The State has lodged an appeal seeking to re-arrest and jail for life, 25 naval soldiers who were acquitted on charges of deserting the military in 2007 and 2008.
In papers filed by Director of Public Prosecutions (DPP) Keriako Tobiko, at the Court of Appeal in Malindi, the State accuses the judge of wrongly substituting charges brought by the military courts and reaching a judgment after misinterpreting relevant laws.
The appeal was filed exactly a year and two months after the High Court in Mombasa freed the 25 former naval soldiers after acquitting them on charges that they deserted Kenya’s military to work for US security firms in Afghanistan, Iraq and Kuwait. They had been sentenced to life imprisonment by three court martials at the Mtongwe navy base.
However, on August 21 last year, Justice Martin Muya freed them after finding that the military courts convicted them without evidence. The judge ruled that Kenya was not at war when the soldiers left the military.
Although the soldiers were found guilty of leaving the armed forces without official permission, they were freed on the account of time served since their arrest in early 2014.
But now the State is arguing the judge freed the soldiers on a wrong premise as “there was no proper judgment issued in the case.”
In papers filed by state lawyer Alexander Jamii for the DPP, the State accuses the judge of wrongly substituting charges of desertion with “being absent from duty without leave”.
Hundreds of soldiers left the military for US jobs and returned after more than five years. The 25 soldiers argued that they were lured to Mtongwe naval barracks by authorities who pretended they wanted to clear them for honourable discharge. Instead, they were detained, indicted, and they remained held at the base and later at Shimo la Tewa Prison until their release by the High Court.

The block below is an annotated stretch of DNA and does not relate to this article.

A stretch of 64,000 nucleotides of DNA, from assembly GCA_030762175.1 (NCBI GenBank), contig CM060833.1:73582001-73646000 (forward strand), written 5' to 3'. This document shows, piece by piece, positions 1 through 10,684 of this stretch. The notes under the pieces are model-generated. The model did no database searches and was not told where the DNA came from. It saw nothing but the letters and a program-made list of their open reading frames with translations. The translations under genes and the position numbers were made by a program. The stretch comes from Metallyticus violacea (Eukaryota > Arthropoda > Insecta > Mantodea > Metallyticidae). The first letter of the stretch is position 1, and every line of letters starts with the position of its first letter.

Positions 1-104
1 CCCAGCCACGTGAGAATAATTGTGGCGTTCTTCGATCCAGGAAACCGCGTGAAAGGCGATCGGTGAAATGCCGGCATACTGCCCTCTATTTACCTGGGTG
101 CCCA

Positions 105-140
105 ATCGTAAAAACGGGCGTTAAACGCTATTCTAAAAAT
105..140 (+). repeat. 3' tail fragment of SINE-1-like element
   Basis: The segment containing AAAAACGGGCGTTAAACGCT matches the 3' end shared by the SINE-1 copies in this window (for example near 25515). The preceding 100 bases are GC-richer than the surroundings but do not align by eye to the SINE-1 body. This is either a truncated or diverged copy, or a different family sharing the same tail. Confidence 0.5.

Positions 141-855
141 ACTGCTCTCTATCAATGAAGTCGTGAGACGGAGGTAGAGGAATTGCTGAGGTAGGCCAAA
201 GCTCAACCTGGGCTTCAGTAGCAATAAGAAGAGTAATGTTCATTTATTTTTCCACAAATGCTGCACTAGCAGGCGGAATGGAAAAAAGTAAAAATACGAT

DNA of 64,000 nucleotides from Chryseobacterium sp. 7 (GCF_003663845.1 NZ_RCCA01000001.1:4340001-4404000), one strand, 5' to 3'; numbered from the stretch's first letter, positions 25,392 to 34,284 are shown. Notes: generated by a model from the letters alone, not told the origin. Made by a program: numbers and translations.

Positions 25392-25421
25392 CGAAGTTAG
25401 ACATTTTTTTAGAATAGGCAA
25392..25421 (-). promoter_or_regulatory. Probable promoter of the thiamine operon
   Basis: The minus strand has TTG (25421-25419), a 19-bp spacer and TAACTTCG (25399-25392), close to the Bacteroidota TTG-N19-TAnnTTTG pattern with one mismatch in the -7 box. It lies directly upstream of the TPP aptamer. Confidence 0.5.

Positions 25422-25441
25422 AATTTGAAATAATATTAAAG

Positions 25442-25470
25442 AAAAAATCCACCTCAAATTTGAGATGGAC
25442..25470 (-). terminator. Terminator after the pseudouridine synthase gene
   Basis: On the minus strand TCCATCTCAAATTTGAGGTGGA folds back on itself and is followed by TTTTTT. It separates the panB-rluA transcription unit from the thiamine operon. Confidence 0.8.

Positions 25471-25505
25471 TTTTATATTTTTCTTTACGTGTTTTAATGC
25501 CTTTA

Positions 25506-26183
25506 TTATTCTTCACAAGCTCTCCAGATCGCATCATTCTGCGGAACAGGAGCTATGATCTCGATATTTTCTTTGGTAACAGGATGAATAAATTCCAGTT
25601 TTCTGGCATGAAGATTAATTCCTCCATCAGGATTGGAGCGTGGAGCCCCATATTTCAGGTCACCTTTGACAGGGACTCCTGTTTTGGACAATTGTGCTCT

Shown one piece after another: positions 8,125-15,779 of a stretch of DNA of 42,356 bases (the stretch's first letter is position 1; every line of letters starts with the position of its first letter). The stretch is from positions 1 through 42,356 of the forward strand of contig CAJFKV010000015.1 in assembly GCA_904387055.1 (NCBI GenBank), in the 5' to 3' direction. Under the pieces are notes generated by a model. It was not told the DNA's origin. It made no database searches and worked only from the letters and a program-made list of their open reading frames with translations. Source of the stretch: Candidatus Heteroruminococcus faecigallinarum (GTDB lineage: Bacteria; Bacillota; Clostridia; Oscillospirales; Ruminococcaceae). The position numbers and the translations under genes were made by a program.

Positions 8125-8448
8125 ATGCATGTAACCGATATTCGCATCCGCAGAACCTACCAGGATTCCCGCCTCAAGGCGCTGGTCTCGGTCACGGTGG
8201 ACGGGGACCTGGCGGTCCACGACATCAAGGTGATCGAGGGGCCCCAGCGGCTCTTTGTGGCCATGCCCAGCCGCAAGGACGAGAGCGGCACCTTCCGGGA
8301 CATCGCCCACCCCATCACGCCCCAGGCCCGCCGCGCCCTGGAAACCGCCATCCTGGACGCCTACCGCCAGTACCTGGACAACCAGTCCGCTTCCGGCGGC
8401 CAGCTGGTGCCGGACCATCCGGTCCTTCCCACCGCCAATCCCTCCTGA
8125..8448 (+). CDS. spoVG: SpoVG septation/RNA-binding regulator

They were held without bail during the entire trial. During Court of Appeal proceedings in Malindi, the State disclosed that over 800 soldiers had deserted the military in 2007 and 2008.
Some of those freed by Justice Muya have already left Kenya.
Mr Jamii wants the court to re-evaluate and re-examine each finding of the Court Martial in each of the cases. He says the judge should not have consolidated the cases and given one judgment for all of them.
He wants the Court of Appeal to nullify the High Court ruling.
“The High Court consequently failed in its duty as the first appellate court. As such, there was no proper judgment issued in the case,” says Jamii, who adds that Justice Muya misinterpreted what constitutes the offence of desertion of duty, which attracts life imprisonment. The crime of absence without leave attracts two years in jail.
He says the DPP opposed the consolidation of the cases in the High Court last year, but the judge went ahead and consolidated them. The DPP argues that since each soldier was tried individually in the court martial, the judge should have not consolidated the cases.
The solders’ lawyers, led by Gikandi Ngibuni, said at the High Court that evidence of their clients’ resignation was rejected by the military tribunals.
When he freed the former soldiers, Justice Muya declared that the military court’s judgment was “harsh and uncalled for.” Muya faulted the Court Martial’s decision, saying there was no “tangible evidence” to link the former soldiers to the charge of deserting duty during war.
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